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All photographs shot by and used with permission from Barry Underwood.

Cleveland-based photographer and light installation artist Barry Underwood, whose work takes focus on the examination of the use of land in both rural and urban areas, is well-versed in the power of film; and he’s using that power to his advantage to document his amazing art installations.

These long-exposure photographs (or visual representations of his “dialogues”, as he calls them, between him and nature and history), of course, are products of much bigger projects that not only take time to plan and execute, but also last several hours after their images are painted on film. As Barry himself explains,

“The photographic images are long exposure documentations of full-scale installations built on-site in specific landscapes. With my work, I actually do build a structure, or object, or an installation. My process begins with drawing. Most of the installations only exist from a few hours to one night. I have been working on projects where the installation is up for several weeks. Most projects are installed in one day, though some can take several days. Again, most of the installations are actual structures, not moving lights, or light trails. Though they do at times mimic light trails. Almost every installation or sculpture has a support structure just off frame. Rope in the trees, an armature, and such.

The photographic images are made using long exposures; one or more hours.  Because they are long exposures, I use film for photographing. I then have the film scanned. I try to treat the image in Photoshop similar to how I would print in the darkroom process: adjusting color balance, dodge/burn, crop…In fact the early work in the series was first printed in the darkroom with no digital process.”

These long exposures may only be fractions of his undoubtedly beautiful full-scale light installations, but they are themselves artworks in their own right. Stunning, surreal, and radiant, they are true examples of long exposures AND film photography done right.

See some of them after the jump and make sure to check out Barry’s gorgeous portfolio
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All images taken by and used with permission from Oleg Oprisco.

As photographers, I think we all have that single photograph, or this series of photographs, or even that artist that moves us so greatly, it influences, sets the tone, and opens the path for our future work. For me, it’s Ukraine photographer Oleg Oprisco’s early work – delicate, intricate, and ethereal – that made me really aspire to be a better photographer.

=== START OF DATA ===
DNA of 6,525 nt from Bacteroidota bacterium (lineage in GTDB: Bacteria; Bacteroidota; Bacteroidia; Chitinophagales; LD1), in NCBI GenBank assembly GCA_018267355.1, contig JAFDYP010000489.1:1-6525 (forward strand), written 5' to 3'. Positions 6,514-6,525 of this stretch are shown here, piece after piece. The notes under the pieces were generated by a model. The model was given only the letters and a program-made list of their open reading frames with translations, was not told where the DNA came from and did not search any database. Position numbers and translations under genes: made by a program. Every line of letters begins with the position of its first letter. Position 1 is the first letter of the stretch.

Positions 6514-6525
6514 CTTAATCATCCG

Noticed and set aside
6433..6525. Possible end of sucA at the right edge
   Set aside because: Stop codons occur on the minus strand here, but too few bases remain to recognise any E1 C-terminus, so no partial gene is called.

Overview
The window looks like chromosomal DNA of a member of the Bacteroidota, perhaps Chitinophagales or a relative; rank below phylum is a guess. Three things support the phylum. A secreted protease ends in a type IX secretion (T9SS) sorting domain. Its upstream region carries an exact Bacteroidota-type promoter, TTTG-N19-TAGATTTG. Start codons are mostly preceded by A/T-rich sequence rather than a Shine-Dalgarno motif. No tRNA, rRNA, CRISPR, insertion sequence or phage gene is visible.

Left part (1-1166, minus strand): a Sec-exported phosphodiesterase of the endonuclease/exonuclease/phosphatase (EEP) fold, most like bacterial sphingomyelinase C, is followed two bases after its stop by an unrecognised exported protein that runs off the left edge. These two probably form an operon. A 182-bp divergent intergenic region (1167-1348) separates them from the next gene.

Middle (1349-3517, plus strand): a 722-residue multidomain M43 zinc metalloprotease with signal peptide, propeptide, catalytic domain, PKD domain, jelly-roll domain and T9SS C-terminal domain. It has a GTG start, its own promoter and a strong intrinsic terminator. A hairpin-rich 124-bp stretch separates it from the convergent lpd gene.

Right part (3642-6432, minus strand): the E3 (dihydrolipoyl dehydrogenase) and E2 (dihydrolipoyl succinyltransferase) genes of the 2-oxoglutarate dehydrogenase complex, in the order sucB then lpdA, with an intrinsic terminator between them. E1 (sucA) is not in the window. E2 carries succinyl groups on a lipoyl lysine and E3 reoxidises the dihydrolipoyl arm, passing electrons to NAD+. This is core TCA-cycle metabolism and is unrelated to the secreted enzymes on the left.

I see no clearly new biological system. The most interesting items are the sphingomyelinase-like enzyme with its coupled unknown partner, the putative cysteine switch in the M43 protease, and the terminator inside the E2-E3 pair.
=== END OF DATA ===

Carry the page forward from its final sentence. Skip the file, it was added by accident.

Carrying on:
But it’s not just me he’s inspired. Oleg has influenced an astounding number photographers, medium format shooters and digital snappers alike. And looking at the utterly beautiful and surreal images he painstakingly creates and captures with his trusty Kiev 6C and Kiev 88, this comes as no surprise. His photographs, vibrant with lovely hues and colors, are celestial yet earthly, whimsical yet corporal, and ever so exquisite.

I had the immense pleasure of having an insightful, albeit short, chat with Oleg recently about his work and I’ve come to find out that the man behind the lens is just as stirring as his wonderful photographs. Read our short conversation after the jump.

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Felix Esser The Phoblographer Lomography Smartphone Film Scanner Review

Film lovers rejoice! Well, that is if you don’t already have a freezer dedicated to all the film you must have hoarded in the previous years.

Lomography has unveiled their new film subscription service that lets you save 20% off the included films. You receive handpicked film from the Lomography collection as well as well as an extra treat a month. The Lomography film subscription is automatically renewed each month unless you decide to unsubscribe.

The Lomography Film Subscription Service is currently available in the following countries: Austria, Belgium, Bulgaria, Canada, Cyprus, Czech Republic, Denmark, Estonia, Finland, France, Germany, Greece, Hungary, Ireland, Italy, Latvia, Lithuania, Luxembourg, Malta, Monaco, Netherlands, Poland, Portugal, Romania, Slovakia, Slovenia, Spain, Sweden, Norway, UK and USA.

Via The Lomography Magazine

Ferraria Solaris 200 with Pentax ME and 50/1.4

Ferraria Solaris 200 with Pentax ME and 50/1.4

With all the news of film products going away, it’s nice to see one coming back! When I heard about this, I had to ask myself “what’s the big deal?” So I did a little research and realized: the return of Ferrania is fantastic news and it seems that many people agree. They are revamping film production and the feedback for them has been wonderful. They aim to be able to ship new film in the first quarter of 2014. This will be color negative film based on Ferrania Solaris FG-100 Plus (for still photography) and a professional color reversal film derived from Scotch Chrome 100.

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How many of you out there can honestly say that you can build your own rangefinder camera? And what about a large format rangefinder? Not many of us can, but Dale Rothenberg is a young photographer based out of Connecticut who took it upon himself to craft one out of an old Polaroid folder.

We had the chance to speak to him about the camera and his photography.

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It seems that our society as a whole has a fascination with what other people carry around with them, I may not fully understand the fascination, but I certainly participate in it! This is a special contribution as it contains two separate bags and only film equipment. Read on to check them out.

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